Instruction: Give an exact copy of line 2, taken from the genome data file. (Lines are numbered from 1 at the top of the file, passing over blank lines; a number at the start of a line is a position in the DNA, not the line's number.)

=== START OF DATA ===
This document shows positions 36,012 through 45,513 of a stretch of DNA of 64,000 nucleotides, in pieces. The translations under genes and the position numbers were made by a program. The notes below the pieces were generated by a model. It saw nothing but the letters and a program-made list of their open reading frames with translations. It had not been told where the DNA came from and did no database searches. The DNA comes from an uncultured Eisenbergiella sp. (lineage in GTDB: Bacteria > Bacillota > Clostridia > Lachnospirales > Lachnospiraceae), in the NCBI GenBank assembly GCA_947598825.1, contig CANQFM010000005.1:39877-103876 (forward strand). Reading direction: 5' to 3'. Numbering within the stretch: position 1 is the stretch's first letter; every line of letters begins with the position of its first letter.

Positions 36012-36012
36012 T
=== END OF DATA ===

Positions 36012-36012